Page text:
Many large and successful firms do precisely this, and have their own staff or one or two steady relationships with freelance writers. Essentially, buying “bespoke.” This can be a great solution for established firms and those targeting specific niches.
Some firms combine staff-written and freelance content to great effect.
Purchase an Exclusive License.
Another option is to purchase some form of exclusive rights to a creative work. This can be an article, an infographic, a blog post or even an entire newsletter or magazine.
Exclusive licensing arrangements allow smaller firms and those on tighter budgets to access the same professional quality and polish produced by major marketing firms, at a fraction of the cost per article.
You can contract for the sole publishing rights in your city, county or state. So you won’t be the only firm publishing a given article. But you won’t have to worry about your client asking you how come he got the same article from her accountant and insurance agent. That’s embarrassing!
Exclusive licensing isn’t suitable for planners looking to market themselves nationwide. These planners are better off just purchasing full electronic and print rights outright. And it won’t be totally unique content. But it can still be very cost-effective for those focusing on their own communities. A local search advantage can mitigate any lost points you may have for duplicate content.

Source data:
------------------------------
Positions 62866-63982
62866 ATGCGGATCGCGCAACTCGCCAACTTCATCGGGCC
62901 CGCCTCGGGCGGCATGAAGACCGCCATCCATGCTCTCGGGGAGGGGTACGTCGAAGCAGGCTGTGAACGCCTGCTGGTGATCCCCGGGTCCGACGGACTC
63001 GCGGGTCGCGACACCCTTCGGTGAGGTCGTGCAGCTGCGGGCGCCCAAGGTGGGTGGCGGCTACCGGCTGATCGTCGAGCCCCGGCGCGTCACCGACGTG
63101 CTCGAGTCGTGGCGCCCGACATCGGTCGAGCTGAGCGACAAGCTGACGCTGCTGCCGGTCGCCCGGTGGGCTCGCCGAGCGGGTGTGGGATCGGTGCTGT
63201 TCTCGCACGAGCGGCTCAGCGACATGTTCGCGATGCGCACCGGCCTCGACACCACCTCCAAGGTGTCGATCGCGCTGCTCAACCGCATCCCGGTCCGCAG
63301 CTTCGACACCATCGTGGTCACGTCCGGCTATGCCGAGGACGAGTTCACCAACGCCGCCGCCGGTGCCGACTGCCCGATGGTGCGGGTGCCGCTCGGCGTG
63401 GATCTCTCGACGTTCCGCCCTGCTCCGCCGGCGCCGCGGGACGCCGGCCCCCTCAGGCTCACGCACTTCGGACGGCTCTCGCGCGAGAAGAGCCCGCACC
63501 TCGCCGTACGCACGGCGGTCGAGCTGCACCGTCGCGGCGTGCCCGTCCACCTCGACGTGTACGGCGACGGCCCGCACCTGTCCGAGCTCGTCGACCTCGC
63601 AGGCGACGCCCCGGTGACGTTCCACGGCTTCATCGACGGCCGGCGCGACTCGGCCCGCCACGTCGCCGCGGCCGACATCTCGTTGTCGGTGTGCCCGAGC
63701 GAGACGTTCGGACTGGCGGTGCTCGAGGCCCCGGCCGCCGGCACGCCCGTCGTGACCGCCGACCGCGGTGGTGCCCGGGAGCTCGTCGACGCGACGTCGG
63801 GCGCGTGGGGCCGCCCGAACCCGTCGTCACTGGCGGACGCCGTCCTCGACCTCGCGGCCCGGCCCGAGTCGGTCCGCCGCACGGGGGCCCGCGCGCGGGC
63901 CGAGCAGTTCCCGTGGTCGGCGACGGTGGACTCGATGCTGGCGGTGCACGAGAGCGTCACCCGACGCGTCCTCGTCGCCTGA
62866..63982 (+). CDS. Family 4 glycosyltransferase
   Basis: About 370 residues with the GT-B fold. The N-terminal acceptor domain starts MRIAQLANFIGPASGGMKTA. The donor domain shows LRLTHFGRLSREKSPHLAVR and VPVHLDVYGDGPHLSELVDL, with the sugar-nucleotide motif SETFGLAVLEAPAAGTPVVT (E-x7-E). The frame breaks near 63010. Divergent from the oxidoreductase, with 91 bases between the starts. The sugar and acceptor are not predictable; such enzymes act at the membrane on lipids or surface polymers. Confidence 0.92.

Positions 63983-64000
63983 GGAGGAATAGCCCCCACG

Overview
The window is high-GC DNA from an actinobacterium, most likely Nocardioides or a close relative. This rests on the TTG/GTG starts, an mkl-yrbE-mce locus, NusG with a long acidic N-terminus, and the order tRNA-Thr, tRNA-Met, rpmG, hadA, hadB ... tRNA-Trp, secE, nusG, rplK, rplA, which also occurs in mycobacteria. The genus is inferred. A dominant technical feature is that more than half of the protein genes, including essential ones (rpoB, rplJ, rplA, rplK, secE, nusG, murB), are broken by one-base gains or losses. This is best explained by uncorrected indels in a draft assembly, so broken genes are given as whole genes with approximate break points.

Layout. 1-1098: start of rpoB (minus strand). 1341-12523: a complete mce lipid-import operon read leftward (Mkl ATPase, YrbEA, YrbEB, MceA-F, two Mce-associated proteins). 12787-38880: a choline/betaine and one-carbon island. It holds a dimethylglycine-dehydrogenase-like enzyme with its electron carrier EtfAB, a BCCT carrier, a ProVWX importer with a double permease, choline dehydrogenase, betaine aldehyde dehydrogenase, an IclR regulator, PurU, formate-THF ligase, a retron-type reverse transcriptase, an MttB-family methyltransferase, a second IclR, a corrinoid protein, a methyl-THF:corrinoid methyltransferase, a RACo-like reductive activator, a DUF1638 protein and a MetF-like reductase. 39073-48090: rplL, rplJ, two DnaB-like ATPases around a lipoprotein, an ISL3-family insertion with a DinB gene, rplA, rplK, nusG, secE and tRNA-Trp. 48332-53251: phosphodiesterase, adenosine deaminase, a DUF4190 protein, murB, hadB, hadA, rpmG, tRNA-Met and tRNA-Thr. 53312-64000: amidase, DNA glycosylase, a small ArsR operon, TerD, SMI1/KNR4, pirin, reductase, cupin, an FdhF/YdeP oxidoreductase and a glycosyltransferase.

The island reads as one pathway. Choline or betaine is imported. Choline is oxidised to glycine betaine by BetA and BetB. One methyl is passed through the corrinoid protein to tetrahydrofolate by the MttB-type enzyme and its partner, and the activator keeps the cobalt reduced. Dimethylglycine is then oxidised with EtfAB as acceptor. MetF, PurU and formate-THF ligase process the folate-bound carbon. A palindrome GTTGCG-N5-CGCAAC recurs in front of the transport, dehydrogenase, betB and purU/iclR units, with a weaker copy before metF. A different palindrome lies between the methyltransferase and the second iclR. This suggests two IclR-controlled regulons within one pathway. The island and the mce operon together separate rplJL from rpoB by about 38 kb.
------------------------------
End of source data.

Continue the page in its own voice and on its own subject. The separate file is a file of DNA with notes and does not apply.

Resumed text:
Most of this kind of writing is done by marketing agencies and writing services. It’s critical to choose a vendor who understands the financial planning industry, and who has a stable of writers who are veterans of the financial services industry and who understand investing, compliance and the financial planning process.
Curating is simply selecting the most interesting content from other sources and sharing whatever might interest your prospects and clients. Curating has come to the fore in the age of social media. It’s a low-cost and effective way of engaging with the public and showing that you’re in close touch with what’s happening in the industry.
The downsides: Curation doesn’t do much to differentiate your firm from others. Other planners can and do curate and share the same content. Chances are good that’s how you got it!
With curated content, you’re also constantly promoting other brands, rather than your own.